Description, Biology, Life Cycle, Damage, Common Names, Images
Black currant is the only host plant.
- Eggs: they are laid in the folds of the youngest leaves before these open out.
- Larva: development lasts 10 to 20 days. They overwinter and pupate in cocoons formed in the ground.
- At each generation, some of the larvae enter diapause in their underground cocoons; others pupate and develop into adults which produce a new generation. The number of larvae entering diapause increases from generation to generation. All the larvae of the third generation enter diapause.
- 2 to 3 annual generations, from April to August; sometimes a fourth on cultivars producing young vegetation into September.
- The emergence of the spring adults, in April, generally coincides with the start of flowering. The other adults emerge at the end of June and at the end of July-beginning of August.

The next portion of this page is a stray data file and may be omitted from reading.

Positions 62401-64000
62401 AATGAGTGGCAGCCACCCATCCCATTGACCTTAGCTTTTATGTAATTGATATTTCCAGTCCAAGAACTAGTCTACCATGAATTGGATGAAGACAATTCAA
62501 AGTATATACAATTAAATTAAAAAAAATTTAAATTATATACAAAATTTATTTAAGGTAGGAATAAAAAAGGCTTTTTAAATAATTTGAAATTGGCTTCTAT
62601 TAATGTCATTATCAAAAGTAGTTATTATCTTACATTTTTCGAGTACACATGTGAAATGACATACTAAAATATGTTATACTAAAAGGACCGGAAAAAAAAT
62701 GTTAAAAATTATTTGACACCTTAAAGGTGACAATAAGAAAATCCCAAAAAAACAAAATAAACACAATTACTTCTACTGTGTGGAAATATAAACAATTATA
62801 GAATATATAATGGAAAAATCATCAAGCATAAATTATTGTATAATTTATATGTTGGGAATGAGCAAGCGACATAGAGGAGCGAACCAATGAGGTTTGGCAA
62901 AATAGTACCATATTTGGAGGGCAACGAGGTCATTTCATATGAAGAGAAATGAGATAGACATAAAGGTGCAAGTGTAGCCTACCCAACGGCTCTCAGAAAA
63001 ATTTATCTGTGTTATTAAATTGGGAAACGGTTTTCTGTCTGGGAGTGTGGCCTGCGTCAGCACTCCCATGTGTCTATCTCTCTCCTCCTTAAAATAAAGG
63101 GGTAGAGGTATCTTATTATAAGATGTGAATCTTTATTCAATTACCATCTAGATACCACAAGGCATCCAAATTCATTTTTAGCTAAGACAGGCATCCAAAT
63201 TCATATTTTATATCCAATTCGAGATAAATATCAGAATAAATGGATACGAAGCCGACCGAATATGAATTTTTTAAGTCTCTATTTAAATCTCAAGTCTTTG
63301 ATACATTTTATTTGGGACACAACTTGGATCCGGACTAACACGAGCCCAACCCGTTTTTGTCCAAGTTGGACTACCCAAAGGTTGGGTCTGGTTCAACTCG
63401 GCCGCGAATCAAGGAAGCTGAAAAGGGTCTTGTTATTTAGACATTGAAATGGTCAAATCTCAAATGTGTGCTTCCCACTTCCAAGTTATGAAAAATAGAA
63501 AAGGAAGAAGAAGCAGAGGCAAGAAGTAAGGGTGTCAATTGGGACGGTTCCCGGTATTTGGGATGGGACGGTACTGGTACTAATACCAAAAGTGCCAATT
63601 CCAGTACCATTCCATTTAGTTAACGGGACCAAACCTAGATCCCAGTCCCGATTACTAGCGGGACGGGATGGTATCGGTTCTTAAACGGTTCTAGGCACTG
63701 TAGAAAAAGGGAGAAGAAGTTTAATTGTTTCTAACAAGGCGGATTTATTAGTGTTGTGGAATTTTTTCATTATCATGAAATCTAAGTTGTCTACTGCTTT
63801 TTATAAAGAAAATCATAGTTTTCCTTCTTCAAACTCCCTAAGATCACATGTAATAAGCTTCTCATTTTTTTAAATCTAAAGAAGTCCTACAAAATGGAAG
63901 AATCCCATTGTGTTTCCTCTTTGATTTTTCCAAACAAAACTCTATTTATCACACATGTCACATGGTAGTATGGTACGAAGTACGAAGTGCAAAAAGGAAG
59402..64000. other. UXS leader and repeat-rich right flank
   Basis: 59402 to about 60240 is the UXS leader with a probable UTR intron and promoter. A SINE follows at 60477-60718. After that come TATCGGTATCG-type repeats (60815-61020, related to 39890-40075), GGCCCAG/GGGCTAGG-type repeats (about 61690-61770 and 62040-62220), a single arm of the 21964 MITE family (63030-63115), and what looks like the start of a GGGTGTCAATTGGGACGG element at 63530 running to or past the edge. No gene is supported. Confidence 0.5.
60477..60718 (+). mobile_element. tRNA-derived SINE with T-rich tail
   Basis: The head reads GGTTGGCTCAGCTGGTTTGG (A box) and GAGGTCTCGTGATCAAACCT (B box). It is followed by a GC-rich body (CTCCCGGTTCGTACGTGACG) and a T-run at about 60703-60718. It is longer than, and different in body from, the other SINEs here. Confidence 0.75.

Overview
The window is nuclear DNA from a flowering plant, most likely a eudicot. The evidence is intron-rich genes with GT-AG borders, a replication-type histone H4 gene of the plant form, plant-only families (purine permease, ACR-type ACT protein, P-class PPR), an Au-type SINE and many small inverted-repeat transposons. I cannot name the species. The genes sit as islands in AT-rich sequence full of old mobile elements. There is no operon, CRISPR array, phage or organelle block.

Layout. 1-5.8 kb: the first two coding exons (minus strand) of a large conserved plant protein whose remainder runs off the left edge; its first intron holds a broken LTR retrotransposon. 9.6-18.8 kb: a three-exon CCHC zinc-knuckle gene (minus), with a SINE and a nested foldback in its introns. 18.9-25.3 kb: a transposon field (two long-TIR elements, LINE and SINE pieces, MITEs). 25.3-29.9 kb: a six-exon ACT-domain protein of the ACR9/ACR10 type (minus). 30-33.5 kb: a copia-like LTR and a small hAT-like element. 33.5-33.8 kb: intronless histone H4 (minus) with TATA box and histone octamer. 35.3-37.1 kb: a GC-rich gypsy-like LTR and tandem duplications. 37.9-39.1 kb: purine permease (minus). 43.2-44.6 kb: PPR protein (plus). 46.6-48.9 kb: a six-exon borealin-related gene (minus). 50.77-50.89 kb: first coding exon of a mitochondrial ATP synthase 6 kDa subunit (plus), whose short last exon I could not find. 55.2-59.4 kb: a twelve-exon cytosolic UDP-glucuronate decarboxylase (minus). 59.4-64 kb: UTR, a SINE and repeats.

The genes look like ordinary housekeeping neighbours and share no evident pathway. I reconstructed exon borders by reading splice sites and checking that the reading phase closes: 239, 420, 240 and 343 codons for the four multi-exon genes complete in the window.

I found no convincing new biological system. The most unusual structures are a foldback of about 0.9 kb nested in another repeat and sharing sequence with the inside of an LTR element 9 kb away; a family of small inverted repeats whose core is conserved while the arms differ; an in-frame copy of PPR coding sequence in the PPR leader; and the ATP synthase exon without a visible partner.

Damage consists of shrivelling up (*) , crinkling, twisting and malformation of the leaves (*) accompanied by twisting of the shoots (*) , the growth of which is slowed down.
The damage is serious in nurseries and in young plantations.
Differences in sensitivity have been noticed: thus, the cultivars of the Goliath group are more prone to attack than others. Such damage should not be confused with the symptoms of black currant reversion.
Unknown in France before 1963, Dasineura tetensi was discovered in the Rennes region on plants imported from Holland during the previous year.
DE: Johannisbeerblattgallmücke ES: Cecidómido de los brotes del grosellero negro FR: Cécidomyie des pousses de cassissier IT: Cecidomia del ribes nero PT: Cecidomídeo dos rebentos da groselheira preta GB: Black currant leaf midge, Black currant midge
HYPPZ on line : Species (scientific name), Pests (common names), Glossary, Crops.